Just add pressure — 'No-bake' method turns Martian soil into bricks

no bake mars bricks brick2
Jacobs School of Engineering/UC San Diego

Future Martians may live in brick buildings made of Martian soil thanks to research from a team of engineers at the University of California, San Diego. The new technique would allow astronauts to cut back on the amount of cargo they carry by leaving raw materials and most construction machinery behind.

For years, NASA has sought proposals for using lunar and Martian soil (regolith) to build habitats. It is expensive to launch stuff into space, so by using resources found along the way (a principle called in situ resource utilization), agencies can cut back on transportation costs. Although previous proposals managed to create bricks out of regolith, they required kilns and complex chemistry to transform the soil into construction material. The new technique, on the other hand, needs little more than a hammer.

The engineers created the bricks out of a NASA-certified Martian soil simulant. While attempting to reduce the amount of binding polymers needed to shape the simulant into strong enough bricks, they realized the soil itself had a unique property that enabled it to be easily formed with minimal force.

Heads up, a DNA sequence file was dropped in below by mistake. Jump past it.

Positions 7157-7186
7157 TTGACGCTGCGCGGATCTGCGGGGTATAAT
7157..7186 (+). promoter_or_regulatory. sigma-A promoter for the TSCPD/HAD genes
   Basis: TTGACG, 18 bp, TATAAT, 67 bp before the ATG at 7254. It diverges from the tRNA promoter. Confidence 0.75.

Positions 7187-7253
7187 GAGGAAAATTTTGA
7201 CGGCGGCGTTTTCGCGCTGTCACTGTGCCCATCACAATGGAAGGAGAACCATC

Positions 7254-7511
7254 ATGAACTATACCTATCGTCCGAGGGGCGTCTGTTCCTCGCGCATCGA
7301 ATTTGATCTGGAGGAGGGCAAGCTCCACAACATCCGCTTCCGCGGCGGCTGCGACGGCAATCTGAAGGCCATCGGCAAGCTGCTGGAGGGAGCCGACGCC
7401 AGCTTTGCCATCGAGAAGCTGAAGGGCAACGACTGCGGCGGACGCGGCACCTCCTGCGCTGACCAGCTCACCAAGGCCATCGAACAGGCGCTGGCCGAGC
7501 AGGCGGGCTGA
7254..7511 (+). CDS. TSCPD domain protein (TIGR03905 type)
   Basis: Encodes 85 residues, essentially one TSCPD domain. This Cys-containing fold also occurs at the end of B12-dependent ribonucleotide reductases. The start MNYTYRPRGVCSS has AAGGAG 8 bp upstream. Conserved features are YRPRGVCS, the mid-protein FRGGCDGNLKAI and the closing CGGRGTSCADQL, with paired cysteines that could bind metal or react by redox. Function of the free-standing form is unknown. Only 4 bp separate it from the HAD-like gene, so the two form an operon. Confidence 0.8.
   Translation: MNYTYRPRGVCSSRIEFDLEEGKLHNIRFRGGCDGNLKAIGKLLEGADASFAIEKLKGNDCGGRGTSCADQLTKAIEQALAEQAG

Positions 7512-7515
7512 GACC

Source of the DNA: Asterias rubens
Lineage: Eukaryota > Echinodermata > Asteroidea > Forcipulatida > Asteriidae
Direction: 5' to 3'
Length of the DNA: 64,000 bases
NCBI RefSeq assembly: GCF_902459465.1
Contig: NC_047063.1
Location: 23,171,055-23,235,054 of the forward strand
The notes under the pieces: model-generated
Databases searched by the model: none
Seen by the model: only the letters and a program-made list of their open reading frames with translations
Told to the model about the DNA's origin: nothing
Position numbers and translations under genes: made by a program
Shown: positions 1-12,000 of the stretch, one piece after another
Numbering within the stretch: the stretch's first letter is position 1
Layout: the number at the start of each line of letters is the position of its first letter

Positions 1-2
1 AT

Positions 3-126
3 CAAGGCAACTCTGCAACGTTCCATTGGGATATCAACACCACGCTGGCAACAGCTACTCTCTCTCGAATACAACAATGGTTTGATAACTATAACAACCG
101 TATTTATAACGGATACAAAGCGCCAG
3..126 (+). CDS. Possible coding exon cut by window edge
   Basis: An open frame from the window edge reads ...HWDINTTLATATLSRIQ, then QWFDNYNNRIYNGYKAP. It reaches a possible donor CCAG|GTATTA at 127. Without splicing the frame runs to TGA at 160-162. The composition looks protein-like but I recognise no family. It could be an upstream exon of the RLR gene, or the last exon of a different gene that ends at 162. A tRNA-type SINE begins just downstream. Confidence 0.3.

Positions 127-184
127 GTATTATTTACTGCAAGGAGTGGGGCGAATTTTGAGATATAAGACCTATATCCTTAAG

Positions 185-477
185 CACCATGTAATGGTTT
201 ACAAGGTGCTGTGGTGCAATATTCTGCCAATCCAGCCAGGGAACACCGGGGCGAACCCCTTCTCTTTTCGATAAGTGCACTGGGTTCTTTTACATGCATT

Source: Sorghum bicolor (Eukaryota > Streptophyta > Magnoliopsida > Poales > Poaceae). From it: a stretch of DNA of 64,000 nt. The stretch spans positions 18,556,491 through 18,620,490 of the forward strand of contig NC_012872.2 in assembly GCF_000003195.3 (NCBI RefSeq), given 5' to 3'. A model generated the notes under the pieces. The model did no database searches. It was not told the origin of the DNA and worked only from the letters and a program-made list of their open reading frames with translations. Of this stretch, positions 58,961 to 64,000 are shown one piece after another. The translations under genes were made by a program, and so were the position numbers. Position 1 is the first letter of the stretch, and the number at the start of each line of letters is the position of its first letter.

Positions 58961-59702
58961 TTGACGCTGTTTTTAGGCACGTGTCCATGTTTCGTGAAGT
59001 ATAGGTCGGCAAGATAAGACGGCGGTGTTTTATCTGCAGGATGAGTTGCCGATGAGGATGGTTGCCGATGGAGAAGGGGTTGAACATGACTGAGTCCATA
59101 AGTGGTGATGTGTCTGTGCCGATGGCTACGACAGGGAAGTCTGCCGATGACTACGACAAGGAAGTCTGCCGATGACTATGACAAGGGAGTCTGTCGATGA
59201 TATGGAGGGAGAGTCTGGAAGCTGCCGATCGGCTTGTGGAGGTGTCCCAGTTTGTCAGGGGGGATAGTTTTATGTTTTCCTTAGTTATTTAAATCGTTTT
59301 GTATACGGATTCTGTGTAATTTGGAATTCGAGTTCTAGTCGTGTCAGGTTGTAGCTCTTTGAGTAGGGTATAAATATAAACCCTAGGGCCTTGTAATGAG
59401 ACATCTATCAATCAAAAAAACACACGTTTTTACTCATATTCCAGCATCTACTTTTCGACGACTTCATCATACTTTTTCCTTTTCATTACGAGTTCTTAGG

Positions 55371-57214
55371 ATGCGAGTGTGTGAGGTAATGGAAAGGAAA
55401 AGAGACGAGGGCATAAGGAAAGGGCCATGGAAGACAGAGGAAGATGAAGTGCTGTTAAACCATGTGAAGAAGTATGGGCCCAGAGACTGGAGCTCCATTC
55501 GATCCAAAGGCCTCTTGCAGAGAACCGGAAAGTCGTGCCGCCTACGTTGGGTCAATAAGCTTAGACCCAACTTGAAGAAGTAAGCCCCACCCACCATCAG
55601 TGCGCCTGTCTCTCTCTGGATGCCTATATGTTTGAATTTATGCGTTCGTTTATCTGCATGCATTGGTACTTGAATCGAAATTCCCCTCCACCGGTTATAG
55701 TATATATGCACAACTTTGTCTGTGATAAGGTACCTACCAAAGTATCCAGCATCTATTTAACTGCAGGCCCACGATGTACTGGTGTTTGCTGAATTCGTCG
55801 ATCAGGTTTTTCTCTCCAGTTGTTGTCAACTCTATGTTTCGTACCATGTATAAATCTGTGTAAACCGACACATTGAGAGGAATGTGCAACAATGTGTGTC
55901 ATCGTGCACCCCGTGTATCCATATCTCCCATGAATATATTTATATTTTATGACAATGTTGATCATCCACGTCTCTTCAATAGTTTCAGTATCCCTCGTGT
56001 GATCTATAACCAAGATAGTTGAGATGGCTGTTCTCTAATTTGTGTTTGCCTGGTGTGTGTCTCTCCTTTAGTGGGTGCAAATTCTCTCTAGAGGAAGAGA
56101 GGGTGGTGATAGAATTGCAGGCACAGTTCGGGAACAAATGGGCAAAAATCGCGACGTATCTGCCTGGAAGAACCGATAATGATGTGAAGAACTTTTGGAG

“[It was] the strong bonding among the iron oxide,” Yu Qiao, a structural engineer who led the study, told Digital Trends. “The very same component in Martian soil that gives it the reddish color.”

Thanks to iron oxide’s strong bonding properties, all that was needed to turn the regolith into bricks was a flexible container and pressure equal to someone dropping a 10-pound hammer from a few feet up. No kiln or additives were required. This “no-bake” process is important because, as Qiao said, “It does not demand extensive heating, so [it] needs [a] simpler setup to produce and consumes less energy.”

The new method creates small, round pellets that can then be shaped into bricks. Even without rebar, the researchers found the bricks to be stronger than steel-reinforced concrete.

A paper detailing the study was published this week in the journal Scientific Reports.